In the Journals

Calls to poison control for pediatric marijuana ingestion spike 140% after legalization

Photo of Jennifer Whitehill
Jennifer M. Whitehill

Findings published in JAMA Network Open highlight a 140% increase in calls to poison control centers for pediatric and adolescent marijuana ingestions after the legalization of medical marijuana in Massachusetts.

“As states across the country enact more permissive marijuana policies, we need to do more to promote safe storage in households with children,” study researcher Jennifer M. Whitehill, PhD, assistant professor of health promotion and policy at the University of Massachusetts at Amherst, said in a news release.

Whitehill and colleagues conducted a cross-sectional comparison of calls to poison control centers for pediatric marijuana exposures 4 years before and after the legalization of medical marijuana.

Between 2009 and 2016, the Regional Center for Poison Control and Prevention received 218 calls for marijuana exposure in children and teenagers aged 0 to 19 years. Most of these calls involved polysubstance ingestions (n = 120), and 98 were for single-substance ingestions. The calls received during the study period accounted for 0.5% of all calls to poison control in this age group.

More than half of marijuana ingestions occurred among males (n = 132; 60.6%).

The researchers calculated that calls for single-substance marijuana ingestions increased 140% after legalization of medical marijuana, skyrocketing from 0.4 to 1.1 per 100,000 population (incidence rate ratio = 2.4; 95% CI, 1.5-3.9).

“While we’re pleased to see that the incidence is relatively low, we feel these cases are preventable, and the issue needs to be on the radar of policymakers and parents, particularly now that dispensaries are open for adult-use sales,” Whitehill said.

Teenagers aged 15 to 19 years accounted for most calls to poison control during the study period (n = 178 calls; 81.7%). However, calls for single-substance marijuana exposures increased for all age groups after legalization from 29 calls to 69 calls per 100,000 population.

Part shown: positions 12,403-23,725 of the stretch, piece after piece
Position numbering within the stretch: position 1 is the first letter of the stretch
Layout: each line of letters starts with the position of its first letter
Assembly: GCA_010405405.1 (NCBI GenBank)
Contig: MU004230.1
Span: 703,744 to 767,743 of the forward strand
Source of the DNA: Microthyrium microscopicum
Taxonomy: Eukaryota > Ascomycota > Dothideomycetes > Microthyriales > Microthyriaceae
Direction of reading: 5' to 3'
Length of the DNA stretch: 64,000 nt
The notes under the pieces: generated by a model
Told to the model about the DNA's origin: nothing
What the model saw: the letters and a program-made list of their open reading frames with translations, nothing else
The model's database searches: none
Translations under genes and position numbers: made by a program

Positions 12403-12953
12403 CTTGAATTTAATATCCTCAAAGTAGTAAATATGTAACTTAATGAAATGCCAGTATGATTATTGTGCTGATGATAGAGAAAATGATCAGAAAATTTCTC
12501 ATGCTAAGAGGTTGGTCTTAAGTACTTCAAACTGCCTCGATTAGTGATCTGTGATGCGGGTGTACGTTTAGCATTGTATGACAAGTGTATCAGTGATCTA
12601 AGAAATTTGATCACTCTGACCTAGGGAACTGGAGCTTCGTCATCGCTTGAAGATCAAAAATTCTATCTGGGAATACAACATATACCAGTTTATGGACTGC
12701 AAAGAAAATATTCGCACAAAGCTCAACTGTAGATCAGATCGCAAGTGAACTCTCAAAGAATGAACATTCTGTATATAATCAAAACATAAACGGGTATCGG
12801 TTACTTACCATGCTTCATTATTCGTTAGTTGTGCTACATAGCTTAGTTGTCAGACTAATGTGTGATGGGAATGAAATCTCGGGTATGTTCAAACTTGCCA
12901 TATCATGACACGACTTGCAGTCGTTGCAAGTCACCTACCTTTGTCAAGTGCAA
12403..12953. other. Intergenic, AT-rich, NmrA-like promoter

“Given what we’ve seen here, I would expect the calls to the poison control center to increase even more,” Whitehill said. – by Katherine Bortz

Disclosures: Whitehill reports receiving the same data used in this study through a contractual agreement with the Massachusetts Department of Public Health (MDPH) for conducting a different analysis. However, her work on this study was not funded by the MDPH. Please see the study for all other authors’ relevant financial disclosures.

Photo of Jennifer Whitehill
Jennifer M. Whitehill

Findings published in JAMA Network Open highlight a 140% increase in calls to poison control centers for pediatric and adolescent marijuana ingestions after the legalization of medical marijuana in Massachusetts.

“As states across the country enact more permissive marijuana policies, we need to do more to promote safe storage in households with children,” study researcher Jennifer M. Whitehill, PhD, assistant professor of health promotion and policy at the University of Massachusetts at Amherst, said in a news release.

Whitehill and colleagues conducted a cross-sectional comparison of calls to poison control centers for pediatric marijuana exposures 4 years before and after the legalization of medical marijuana.

Between 2009 and 2016, the Regional Center for Poison Control and Prevention received 218 calls for marijuana exposure in children and teenagers aged 0 to 19 years. Most of these calls involved polysubstance ingestions (n = 120), and 98 were for single-substance ingestions. The calls received during the study period accounted for 0.5% of all calls to poison control in this age group.

More than half of marijuana ingestions occurred among males (n = 132; 60.6%).

The researchers calculated that calls for single-substance marijuana ingestions increased 140% after legalization of medical marijuana, skyrocketing from 0.4 to 1.1 per 100,000 population (incidence rate ratio = 2.4; 95% CI, 1.5-3.9).

“While we’re pleased to see that the incidence is relatively low, we feel these cases are preventable, and the issue needs to be on the radar of policymakers and parents, particularly now that dispensaries are open for adult-use sales,” Whitehill said.

Teenagers aged 15 to 19 years accounted for most calls to poison control during the study period (n = 178 calls; 81.7%). However, calls for single-substance marijuana exposures increased for all age groups after legalization from 29 calls to 69 calls per 100,000 population.

“Given what we’ve seen here, I would expect the calls to the poison control center to increase even more,” Whitehill said. – by Katherine Bortz

Disclosures: Whitehill reports receiving the same data used in this study through a contractual agreement with the Massachusetts Department of Public Health (MDPH) for conducting a different analysis. However, her work on this study was not funded by the MDPH. Please see the study for all other authors’ relevant financial disclosures.